You can make a strong argument that Richard Linklater’s Before Sunrise doesn’t require a sequel. A nimble 1995 romance starring Ethan Hawke and Julie Delpy as unacquainted travelers who spend a heady day and night in Vienna together before separating—with the beguiling possibility of a future rendezvous—during the film’s tantalizing conclusion, it was a sweet, euphoric gem that convincingly conveyed the transcendent power of conversation. Linklater, however, respectfully disagreed, and, as it turns out, wisely so. Before Sunset reunites Hawke’s Jesse, now a novelist who’s married with a young son, and Delpy’s Celine, an environmental activist mired in a passionless relationship, in Paris, where Jesse is finishing up a promotional tour of his new book This Time. The novel is a barely fictional account of his 24-hour reverie with Celine nine years earlier, and when Celine attends his appearance at a quaint Parisian bookstore shortly before he’s to catch a flight home, the two rekindle their relationship with an hour-long stroll around the silent, thinly populated city streets.
As with Linklater’s original, the beauty and grace of Before Sunset is its unparalleled ability to capture the idiosyncratic rhythm and cadence of everyday dialogue—the fitful starts, stops and interruptions of excited, nervous conversation, and the way in which two people engaged in discussion can get caught up in the intoxicating flow of ideas and emotions. Linklater’s unassuming camera predominately situates itself either directly in front of, or behind, the ambulatory couple, and this fluctuation between showing and hiding the characters’ faces—also found in scenes such as a third act car ride that begins with a shot of the driving automobile’s exterior while the duo’s voices can be heard chatting—conveys the primacy of the spoken word. Linklater’s ear is attuned to the commonplace sounds of life, so that when there’s a momentary respite from Jesse and Celine’s banter, the natural creaks of steps on a rickety old staircase or the monotonous splashes of water against a tourist boat’s hull help the director express the alluring vibrancy of the natural world surrounding these former lovers. And like two actors slipping comfortably into the roles of their lives—in part because they seem to be playing minor variations on their real-world selves—Hawke and Delpy bring a natural, optimistic slacker humanism (him) and a neurotic, wishful pessimism (her) to their restless strangers in the sunset.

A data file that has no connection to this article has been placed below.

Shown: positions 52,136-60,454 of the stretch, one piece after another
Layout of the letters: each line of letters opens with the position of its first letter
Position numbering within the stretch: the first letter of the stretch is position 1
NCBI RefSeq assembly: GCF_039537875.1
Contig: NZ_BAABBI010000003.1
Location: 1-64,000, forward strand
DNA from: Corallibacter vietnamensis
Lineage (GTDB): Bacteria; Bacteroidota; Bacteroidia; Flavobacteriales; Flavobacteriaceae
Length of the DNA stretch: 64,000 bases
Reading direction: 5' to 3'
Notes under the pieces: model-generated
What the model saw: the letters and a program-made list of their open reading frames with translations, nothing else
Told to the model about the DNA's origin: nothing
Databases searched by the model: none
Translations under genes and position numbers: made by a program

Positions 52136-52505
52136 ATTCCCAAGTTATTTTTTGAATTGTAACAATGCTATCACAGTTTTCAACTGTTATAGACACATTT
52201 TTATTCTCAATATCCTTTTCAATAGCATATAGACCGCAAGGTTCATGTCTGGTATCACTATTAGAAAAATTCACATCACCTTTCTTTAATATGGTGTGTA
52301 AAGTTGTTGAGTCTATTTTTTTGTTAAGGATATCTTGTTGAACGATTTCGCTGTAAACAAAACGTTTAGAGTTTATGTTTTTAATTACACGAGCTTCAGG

Yet despite the familiarity of the film’s tempo, Before Sunset substitutes its predecessor’s revelatory tone for a somber wistfulness that subtly reflects the advanced age of its now mid-30s protagonists. Idealistic dreams of future love and bliss have given way to despondent fears that their one chance at happiness nine years earlier was an opportunity forever lost, only to be replaced by the unfulfilling dreariness of unhappy lives punctuated, at best, by minor satisfactions. That they delicately dance around contemporary Franco-American politics almost immediately after finding each other exemplifies the characters’ maturation from carefree, optimistic youths to realistic adults who more fully recognize and accept the many barriers (cultural, political, geographic, personal) that are conspiring to keep them apart. Linklater, however, is a dogged optimist and a devout believer in conversation as a holy unifying force, and thus as Jesse and Celine debate the nature of desire (is it a healing impulse or a corrupting one?), consumerism, and New York City, introspection and analysis ultimately become the vehicles by which this stunning film’s romantics learn, step by step, to progress from an unstable state of fragmentation to one approaching contented completeness.